Fifth grade students' curriculum is relevant and challenging for the eager curious mind of the ten-year-old child. The children trace their own family history using family members as resources, then take a brief look at the Jewish communities of Eastern Europe. After travelling with the Jews from Europe to North America, they delve into the past and present of our own Jewish community. The class becomes familiar with the Jewish agencies in Toronto - their history, functions and services - and meet with representatives from the various institutions. The children strive to develop an understanding of their Jewish identity and responsibility in relationship to their families, and their community using the text, Making a Difference.

The Grade Six students, now equipped with a general understanding of Jewish history, customs and ceremonies, begin an in-depth study of the ethical and moral dimensions of Jewish life. Using the text, Exploring Jewish Ethics and Values, they confront a series of moral dilemmas and encounter core Jewish values. Prayer, as a part of the ethical dimension of Judaism, is studied using a variety of texts exploring the content and meaning of prayer.

The Grade Seven students encounter an especially meaningful program in this, their bar/bat mitzvah year. The book, Learning Torah, is used as the basic text in conjunction with the Jewish Publication Society's Holy Scriptures. Each student studies the general structure of the Tanach, learning how to utilise it as a source of inspiration and understanding. Various sections, chapters and verses are studied and analysed, leaving the seventh graders equipped with skills for further inquiry.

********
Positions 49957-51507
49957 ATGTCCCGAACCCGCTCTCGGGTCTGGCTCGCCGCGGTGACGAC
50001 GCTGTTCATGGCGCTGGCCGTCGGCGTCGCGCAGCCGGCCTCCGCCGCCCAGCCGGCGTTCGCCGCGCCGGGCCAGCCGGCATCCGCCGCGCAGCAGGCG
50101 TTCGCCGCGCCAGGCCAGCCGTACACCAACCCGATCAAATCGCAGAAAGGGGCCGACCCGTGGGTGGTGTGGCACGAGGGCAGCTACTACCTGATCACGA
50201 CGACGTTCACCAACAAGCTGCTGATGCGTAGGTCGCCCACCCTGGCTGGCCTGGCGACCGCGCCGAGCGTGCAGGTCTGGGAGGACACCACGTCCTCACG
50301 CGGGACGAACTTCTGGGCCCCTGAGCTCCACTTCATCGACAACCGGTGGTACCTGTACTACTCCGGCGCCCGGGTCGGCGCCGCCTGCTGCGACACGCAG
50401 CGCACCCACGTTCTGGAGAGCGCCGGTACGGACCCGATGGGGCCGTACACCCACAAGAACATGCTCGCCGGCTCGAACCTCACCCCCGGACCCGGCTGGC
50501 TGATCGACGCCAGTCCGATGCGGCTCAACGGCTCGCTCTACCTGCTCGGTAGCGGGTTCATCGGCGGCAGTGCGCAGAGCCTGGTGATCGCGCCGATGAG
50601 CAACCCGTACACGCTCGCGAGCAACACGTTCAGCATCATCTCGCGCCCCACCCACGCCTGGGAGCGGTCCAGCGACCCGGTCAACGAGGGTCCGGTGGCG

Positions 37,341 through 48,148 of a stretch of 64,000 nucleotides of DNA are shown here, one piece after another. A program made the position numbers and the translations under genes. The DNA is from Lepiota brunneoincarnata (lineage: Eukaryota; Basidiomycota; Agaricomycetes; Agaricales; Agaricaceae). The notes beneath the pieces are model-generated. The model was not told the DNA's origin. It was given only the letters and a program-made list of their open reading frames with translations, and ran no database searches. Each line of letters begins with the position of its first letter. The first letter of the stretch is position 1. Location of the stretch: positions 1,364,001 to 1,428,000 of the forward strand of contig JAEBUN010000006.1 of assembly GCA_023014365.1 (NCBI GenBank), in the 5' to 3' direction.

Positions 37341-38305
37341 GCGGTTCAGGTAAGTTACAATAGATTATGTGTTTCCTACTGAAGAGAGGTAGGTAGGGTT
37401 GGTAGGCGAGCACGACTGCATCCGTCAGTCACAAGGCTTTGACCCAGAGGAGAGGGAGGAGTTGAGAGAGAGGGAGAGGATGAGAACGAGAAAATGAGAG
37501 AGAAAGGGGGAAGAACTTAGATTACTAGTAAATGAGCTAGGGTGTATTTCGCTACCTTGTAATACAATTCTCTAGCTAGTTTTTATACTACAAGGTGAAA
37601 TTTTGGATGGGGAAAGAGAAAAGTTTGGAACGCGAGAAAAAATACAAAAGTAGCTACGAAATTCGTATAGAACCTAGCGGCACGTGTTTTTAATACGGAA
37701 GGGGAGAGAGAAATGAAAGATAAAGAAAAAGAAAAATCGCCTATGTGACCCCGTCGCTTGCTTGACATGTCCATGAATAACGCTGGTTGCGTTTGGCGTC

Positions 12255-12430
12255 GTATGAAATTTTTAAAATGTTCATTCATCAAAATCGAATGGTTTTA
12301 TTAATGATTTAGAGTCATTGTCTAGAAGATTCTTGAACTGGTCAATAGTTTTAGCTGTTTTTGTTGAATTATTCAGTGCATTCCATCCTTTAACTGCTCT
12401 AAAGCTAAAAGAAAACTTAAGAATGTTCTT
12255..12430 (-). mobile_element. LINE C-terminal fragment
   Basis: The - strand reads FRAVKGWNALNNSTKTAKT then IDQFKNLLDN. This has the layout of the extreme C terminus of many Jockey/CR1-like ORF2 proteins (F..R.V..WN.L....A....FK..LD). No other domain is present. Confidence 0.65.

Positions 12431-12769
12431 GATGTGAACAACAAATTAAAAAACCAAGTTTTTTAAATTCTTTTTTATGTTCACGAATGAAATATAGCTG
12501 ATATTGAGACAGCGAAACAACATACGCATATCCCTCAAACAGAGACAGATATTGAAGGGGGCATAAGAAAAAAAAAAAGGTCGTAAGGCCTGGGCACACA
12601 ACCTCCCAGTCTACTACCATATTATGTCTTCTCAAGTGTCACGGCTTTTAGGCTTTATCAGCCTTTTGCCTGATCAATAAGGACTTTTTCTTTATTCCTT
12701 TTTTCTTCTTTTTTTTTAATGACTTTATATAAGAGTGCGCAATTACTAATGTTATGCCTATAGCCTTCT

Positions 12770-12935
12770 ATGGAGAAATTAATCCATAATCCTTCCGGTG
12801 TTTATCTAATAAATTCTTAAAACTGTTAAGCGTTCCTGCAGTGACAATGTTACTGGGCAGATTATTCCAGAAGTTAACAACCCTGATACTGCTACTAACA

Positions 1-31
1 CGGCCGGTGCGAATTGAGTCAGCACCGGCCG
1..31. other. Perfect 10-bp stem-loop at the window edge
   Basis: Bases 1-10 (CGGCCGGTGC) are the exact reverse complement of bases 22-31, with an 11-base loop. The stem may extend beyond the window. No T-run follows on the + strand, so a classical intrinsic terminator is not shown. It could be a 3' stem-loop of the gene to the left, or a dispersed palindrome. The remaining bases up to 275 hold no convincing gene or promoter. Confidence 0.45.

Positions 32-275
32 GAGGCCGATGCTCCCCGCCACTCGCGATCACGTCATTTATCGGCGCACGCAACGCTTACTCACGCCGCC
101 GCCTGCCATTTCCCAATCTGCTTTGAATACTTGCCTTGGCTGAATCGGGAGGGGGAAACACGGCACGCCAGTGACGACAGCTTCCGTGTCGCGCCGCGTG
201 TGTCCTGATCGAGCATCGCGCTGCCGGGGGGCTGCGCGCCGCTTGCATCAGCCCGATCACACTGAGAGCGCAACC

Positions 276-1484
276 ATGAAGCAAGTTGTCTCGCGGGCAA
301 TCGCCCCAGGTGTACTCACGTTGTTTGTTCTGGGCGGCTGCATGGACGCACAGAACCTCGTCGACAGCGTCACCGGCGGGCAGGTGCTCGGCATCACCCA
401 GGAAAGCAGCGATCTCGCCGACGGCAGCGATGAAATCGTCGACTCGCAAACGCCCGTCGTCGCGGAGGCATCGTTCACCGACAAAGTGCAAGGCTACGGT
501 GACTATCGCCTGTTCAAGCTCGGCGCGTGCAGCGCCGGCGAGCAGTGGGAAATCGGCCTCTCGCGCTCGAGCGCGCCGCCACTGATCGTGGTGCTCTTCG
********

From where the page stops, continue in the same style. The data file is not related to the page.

Grade Eight students examine the major movements in Judaism, with emphasis on Reform Judaism. Using the text, Judaism and the World's Religions, the students consider the origins of Orthodoxy, Conservatism, Reform and Reconstructionism including what each movement stands for. Armed with their newly acquired knowledge, the students proceed to an exploration and comparison of the basic philosophies behind Christianity, Islam and Judaism. Field trips to various synagogues, churches and mosques enrich the total learning experience.